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While nearly everyone has heard about the impressive new capabilities that artificial intelligence (AI) and machine learning (ML) are enabling at a general level, most people don’t always dig into the specifics of what these technologies can do and how their efforts are achieved. Of course, part of the reason is that the inner workings of AI/ML can get incredibly complex very quickly, but there are some basic concepts that anyone can understand.

As discussed in the first segment of this blog series (“Making AI More Efficient”), some of the “magic” of AI really boils down to the ability to recognize patterns from a given set of data, convert those patterns into algorithms, and then use those trained algorithms to infer predictions or other worthwhile observations from a new set of input data. For example, one of the more interesting AI-powered applications is Natural Language Processing, or NLP, which is a technology that’s designed to understand the meaning of human language. To make it work, documents (or spoken audio) is broken down into individual words and the relationships between individual words and phrases are analyzed in a multi-step process that eventually leads to meaning and context.

The rules by which that analysis is done form the basis for a trained algorithm that, when it is presented with a new document or segment of spoken audio, can determine what is meant and, in some cases, respond accordingly. NLP technology can be used in things like digital assistants and online chatbots as well as sophisticated document processing applications used to generate stock market predictions from things like analyst reports, financial earnings, investor calls, government data and much more.

As you might imagine, an application like this financial prediction model requires an enormous amount of input data in order to start deriving meaningful conclusions. In fact, this is also the case throughout many AI or ML-powered applications. It also requires that many of these calculations in near real-time, which places enormous demands on the computing systems designed to run these workloads. One of the keys to meeting these demands is running millions of operations in parallel, a task for which GPUs and specialized AI processors are very well suited.

But to make these GPUs and other computing engines run as quickly and efficiently as possible, they need to be fed a continuous stream of data. It turns out this can be a real problem for many traditional network storage solutions — even those with what appear to be very fast throughput and data transfer rates. As a result, storage systems often become a serious bottleneck, preventing AI models from running as quickly as they could.

Building on the previous blog’s car analogy, it’s not just about providing the “fuel” (or data for AI models) en masse to the computing engine in order to achieve the best performance. You have to provide multiple streams of fuel to each of the different sub-sections of the engine, such as to each cylinder, in order to maximize the potential of the system’s operation. Now, for general purpose automobiles this level of refinement isn’t necessary, and such is the case for certain types of less complex and less time-sensitive AI models as well. But when it comes to high-performance computing (HPC) applications, details like this not only matter, they can make a huge difference.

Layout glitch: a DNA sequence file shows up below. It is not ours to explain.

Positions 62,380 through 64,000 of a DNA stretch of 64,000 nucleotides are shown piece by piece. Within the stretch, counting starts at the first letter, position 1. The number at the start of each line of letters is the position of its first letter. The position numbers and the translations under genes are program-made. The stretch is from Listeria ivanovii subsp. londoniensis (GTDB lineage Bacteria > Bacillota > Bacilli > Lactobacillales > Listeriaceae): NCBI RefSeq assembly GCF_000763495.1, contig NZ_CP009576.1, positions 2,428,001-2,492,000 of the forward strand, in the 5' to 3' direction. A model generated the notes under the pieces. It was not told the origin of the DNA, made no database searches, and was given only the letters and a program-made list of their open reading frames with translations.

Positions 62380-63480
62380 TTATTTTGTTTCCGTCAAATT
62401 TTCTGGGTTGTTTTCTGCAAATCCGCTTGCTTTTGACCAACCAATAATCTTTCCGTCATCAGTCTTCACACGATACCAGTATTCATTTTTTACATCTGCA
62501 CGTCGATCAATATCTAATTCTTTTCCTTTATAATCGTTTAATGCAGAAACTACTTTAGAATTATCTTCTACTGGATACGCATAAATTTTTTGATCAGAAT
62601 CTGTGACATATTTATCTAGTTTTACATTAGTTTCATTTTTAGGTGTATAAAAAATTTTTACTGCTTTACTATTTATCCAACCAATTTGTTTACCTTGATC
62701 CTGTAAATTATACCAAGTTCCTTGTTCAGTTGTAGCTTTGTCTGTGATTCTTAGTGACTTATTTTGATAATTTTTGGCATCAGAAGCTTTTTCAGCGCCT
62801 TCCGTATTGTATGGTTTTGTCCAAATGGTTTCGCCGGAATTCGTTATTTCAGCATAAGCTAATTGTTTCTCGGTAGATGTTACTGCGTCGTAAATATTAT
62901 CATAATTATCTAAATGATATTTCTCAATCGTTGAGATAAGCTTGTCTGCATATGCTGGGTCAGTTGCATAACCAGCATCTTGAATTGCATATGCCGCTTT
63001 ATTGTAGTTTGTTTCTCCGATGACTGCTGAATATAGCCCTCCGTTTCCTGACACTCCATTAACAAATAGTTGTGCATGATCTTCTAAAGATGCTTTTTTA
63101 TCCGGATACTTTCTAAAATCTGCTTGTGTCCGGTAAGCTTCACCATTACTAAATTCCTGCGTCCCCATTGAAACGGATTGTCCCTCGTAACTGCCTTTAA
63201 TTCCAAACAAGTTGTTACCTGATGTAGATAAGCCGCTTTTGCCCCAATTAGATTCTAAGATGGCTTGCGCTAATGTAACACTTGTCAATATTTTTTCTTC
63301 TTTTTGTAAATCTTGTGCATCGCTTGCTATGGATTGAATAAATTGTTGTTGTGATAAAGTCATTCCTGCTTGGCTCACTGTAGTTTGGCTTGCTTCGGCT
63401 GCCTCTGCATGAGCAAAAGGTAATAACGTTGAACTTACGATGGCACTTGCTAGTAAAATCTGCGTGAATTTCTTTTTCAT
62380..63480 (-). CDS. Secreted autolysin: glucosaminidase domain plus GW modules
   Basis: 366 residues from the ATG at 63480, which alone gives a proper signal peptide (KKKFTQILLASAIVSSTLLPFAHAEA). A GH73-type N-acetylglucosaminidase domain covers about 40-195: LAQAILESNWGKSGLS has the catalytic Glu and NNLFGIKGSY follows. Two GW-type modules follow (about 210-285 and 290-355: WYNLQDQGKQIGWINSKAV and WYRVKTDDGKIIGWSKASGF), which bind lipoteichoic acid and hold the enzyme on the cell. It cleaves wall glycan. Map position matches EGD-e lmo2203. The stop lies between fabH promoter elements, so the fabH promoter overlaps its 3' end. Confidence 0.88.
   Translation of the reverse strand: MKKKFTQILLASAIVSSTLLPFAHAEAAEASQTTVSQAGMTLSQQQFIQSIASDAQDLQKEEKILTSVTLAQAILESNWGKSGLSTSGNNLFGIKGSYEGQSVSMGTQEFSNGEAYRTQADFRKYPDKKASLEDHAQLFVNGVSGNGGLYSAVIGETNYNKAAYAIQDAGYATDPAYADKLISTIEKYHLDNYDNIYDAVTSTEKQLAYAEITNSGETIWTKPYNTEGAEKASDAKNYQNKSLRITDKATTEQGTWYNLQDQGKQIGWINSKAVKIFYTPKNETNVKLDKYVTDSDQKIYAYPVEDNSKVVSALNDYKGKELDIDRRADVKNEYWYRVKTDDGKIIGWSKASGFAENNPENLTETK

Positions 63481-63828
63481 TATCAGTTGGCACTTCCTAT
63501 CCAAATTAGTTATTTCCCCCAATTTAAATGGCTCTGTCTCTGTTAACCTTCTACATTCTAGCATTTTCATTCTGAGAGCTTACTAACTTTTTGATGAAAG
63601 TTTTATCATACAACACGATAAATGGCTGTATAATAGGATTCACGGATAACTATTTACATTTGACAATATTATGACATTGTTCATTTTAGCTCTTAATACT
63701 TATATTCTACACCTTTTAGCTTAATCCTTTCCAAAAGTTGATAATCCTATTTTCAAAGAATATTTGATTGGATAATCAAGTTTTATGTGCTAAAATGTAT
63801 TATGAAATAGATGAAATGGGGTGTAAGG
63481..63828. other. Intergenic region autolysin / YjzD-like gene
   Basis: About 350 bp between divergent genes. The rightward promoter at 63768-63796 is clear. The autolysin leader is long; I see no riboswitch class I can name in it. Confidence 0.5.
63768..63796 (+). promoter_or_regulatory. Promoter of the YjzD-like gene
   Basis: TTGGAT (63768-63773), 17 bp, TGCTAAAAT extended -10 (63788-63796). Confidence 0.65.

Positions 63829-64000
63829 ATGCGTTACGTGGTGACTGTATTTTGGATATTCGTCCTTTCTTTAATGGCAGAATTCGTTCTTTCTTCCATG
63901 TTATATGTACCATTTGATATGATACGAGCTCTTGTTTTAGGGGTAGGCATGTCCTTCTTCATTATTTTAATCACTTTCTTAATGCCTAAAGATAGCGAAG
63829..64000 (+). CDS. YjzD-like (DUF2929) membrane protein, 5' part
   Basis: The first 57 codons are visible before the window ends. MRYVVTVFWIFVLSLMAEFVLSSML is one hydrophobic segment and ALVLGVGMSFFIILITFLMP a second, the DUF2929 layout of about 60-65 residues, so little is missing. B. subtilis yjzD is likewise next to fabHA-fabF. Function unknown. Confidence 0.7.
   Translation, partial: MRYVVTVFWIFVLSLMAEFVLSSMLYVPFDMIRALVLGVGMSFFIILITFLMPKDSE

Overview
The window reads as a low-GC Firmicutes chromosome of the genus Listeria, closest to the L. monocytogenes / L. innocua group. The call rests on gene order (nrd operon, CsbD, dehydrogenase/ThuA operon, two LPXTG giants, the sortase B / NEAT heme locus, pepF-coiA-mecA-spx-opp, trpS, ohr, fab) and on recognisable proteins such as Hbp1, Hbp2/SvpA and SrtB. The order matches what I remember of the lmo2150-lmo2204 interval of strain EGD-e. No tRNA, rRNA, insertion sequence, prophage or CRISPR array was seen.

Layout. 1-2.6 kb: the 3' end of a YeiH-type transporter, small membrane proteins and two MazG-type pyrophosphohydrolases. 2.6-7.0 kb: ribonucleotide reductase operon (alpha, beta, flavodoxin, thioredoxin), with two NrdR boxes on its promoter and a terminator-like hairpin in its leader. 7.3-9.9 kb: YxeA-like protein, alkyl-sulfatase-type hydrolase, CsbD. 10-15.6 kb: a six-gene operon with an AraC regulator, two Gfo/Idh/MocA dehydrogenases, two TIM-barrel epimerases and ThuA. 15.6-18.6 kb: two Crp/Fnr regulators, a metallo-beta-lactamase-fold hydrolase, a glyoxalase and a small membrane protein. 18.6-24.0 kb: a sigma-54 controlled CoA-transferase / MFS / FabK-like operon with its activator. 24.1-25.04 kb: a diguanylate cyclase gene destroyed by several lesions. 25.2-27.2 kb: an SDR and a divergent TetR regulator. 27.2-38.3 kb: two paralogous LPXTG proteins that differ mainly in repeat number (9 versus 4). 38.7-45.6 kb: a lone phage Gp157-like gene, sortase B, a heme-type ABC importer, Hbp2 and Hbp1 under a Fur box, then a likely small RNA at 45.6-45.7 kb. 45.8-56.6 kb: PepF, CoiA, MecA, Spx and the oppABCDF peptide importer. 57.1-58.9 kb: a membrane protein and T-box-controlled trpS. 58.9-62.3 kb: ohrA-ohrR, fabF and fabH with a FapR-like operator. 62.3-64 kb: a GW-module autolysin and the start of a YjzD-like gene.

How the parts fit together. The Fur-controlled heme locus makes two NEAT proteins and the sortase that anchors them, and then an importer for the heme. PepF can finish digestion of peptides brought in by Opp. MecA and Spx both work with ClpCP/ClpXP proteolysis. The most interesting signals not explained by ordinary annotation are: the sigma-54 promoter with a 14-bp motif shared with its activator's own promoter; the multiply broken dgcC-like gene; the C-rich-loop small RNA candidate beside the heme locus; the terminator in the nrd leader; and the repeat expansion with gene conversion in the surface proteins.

The key “trick” of a parallel storage system is the ability to not only forward along large amounts of data very quickly, but to do so in discrete simultaneous channels. That way parallel computing-based systems can work as efficiently as possible and not get stalled waiting for data to be delivered to other parts of the system. In conjunction with GPUs, for example, a properly tuned and optimized parallel storage system, such as storage appliances made by DDN, can deliver multiple separate streams of data that can each be acted upon by different GPUs.

Traditional storage systems would read multiple data objects from across a rack of appliances, and then multiplex them together as a single stream over a single physical connection, and demultiplex to the GPUs, which can be a significant bottleneck in AI systems.

By contrast, true parallel systems such as DDN storage appliances read the data from multiple devices across the rack of appliances, then distribute the data streams simultaneously across multiple parallel network connections, at the full speed of the available network connections. In doing so, it allows the AI-based, GPU-powered computing systems to run as efficiently as possible.

Many people who approach the challenges of putting together sophisticated computing systems for processing large AI models often focus on the core engine. And it’s true that large numbers of superfast GPUs are great for helping with AI model performance, but if they can’t get simultaneous access to the data they need to analyze, the process of training models will be slow and inefficient. Only by leveraging parallel storage systems can you avoid the bottlenecks that often plague systems that try to use normal network storage for AI applications.

In the next chapter of the blog, I’ll be looking at how to achieve both performance and scale (the Best of Both Worlds) when it comes to architecting AI-focused systems

Bob O’Donnell is the president and chief analyst of TECHnalysis Research, LLC a market research firm that provides strategic consulting and market research services to the technology industry and professional financial community. You can follow him on Twitter @bobodtech.

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